Digitizing the claims process has been one of the shining examples of innovation in insurance -- or so it seemed. But J.D. Power threw some cold water on that notion in a report released last week.
"The industry is lagging far behind financial services and utilities providers when it comes to the digital customer experience," according to the J.D. Power 2021 U.S. Claims Digital Experience Study. "Adoption remains stubbornly low. During the course of this year, just 40% of claimants interacted with an estimator via digital channels and only 47% made a claim via a website."
Martin Ellingsworth, executive managing director of P&C insurance intelligence at the market research firm (and a longtime contributor to ITL), said that "the insurance claims process has not really evolved beyond the launch of digital photo estimation three years ago.”
He said the heavy investments that insurers are making in straight-through processing will enable more adoption of digital claims management, "but, right now, there is still a great deal of room for improvement."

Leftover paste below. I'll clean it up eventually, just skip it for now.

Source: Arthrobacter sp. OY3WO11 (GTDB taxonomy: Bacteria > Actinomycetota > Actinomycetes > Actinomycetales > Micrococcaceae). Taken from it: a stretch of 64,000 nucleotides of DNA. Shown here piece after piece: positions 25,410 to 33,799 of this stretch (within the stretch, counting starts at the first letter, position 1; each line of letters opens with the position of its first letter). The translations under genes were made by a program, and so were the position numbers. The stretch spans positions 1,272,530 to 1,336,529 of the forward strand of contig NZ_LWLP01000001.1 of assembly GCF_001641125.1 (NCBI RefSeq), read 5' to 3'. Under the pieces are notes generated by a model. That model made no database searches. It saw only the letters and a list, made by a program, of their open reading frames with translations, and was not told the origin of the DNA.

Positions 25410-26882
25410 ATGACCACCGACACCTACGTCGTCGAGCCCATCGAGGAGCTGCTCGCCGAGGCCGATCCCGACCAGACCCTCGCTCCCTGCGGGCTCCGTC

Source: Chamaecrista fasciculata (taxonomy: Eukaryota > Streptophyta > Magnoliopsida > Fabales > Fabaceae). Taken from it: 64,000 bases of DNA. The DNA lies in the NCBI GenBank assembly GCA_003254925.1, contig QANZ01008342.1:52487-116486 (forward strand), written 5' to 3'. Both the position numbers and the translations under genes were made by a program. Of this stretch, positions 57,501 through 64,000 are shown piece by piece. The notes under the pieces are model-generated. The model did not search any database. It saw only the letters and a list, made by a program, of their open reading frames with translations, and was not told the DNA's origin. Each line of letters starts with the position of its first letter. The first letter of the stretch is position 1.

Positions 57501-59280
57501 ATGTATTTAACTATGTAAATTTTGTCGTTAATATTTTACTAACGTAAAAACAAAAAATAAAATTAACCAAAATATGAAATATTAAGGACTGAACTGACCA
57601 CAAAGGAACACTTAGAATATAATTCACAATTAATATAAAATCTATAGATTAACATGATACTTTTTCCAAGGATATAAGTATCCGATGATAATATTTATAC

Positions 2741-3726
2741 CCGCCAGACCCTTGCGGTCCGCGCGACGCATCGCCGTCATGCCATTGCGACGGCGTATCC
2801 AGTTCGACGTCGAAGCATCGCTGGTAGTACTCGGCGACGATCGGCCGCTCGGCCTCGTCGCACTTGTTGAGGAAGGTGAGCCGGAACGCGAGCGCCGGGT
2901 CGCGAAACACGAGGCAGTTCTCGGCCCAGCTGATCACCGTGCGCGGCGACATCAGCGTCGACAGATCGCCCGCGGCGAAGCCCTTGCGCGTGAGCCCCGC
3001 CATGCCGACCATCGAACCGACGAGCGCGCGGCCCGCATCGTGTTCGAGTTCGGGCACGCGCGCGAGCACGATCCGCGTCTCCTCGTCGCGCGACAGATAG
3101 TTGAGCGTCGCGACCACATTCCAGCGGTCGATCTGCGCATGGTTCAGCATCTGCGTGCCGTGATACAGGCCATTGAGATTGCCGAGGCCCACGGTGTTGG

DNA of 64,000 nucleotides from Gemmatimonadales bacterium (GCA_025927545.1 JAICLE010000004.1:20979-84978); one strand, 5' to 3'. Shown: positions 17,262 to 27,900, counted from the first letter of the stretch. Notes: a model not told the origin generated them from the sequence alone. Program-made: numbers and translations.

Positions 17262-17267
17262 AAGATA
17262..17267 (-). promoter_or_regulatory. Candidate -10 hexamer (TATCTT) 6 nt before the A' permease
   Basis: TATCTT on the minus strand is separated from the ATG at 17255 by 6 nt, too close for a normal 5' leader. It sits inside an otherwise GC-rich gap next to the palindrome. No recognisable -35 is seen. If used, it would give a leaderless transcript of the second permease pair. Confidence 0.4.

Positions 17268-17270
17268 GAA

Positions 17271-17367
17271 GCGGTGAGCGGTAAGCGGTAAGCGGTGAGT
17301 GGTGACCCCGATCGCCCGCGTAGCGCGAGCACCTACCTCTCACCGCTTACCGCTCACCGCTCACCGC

For me, the key finding of the U.S. Claims Digital Experience Study, now in its second year, was that telephone calls still dominate in the estimator phase and lower customer satisfaction.
"Just 40% of claimants interact with their claim estimator via digital channels, while 49% interact with their claim estimator via phone," the report said. "The average overall customer satisfaction score among those claimants who use the phone is 861 (on a 1,000-point scale), lower than in any other interaction channel. Use of video chat with an estimator is associated with the highest level of overall satisfaction (882), yet it is experienced by just 26% of claimants."
The report also found that "digital claims management tools are hitting their key performance indicators for the estimation process just 35% of the time" and that, not surprisingly, Boomers use digital claims tools less than Gen Y and Gen Z do and are, thus, less satisfied with the claims process.
You can certainly take a glass-half-full approach to the J.D. Power report and argue that having 40% of claimants interacting digitally with an estimator marks a sharp improvement over, say, five years ago, and I'm inclined to sympathize with insurers trying to make the transition.
But I share the J.D. Power report because it's worth reminding ourselves from time to time just how far we still have to go. We can't be congratulating ourselves just yet, especially when other industries keep driving digital adoption and setting an example that insurance customers demand that we follow.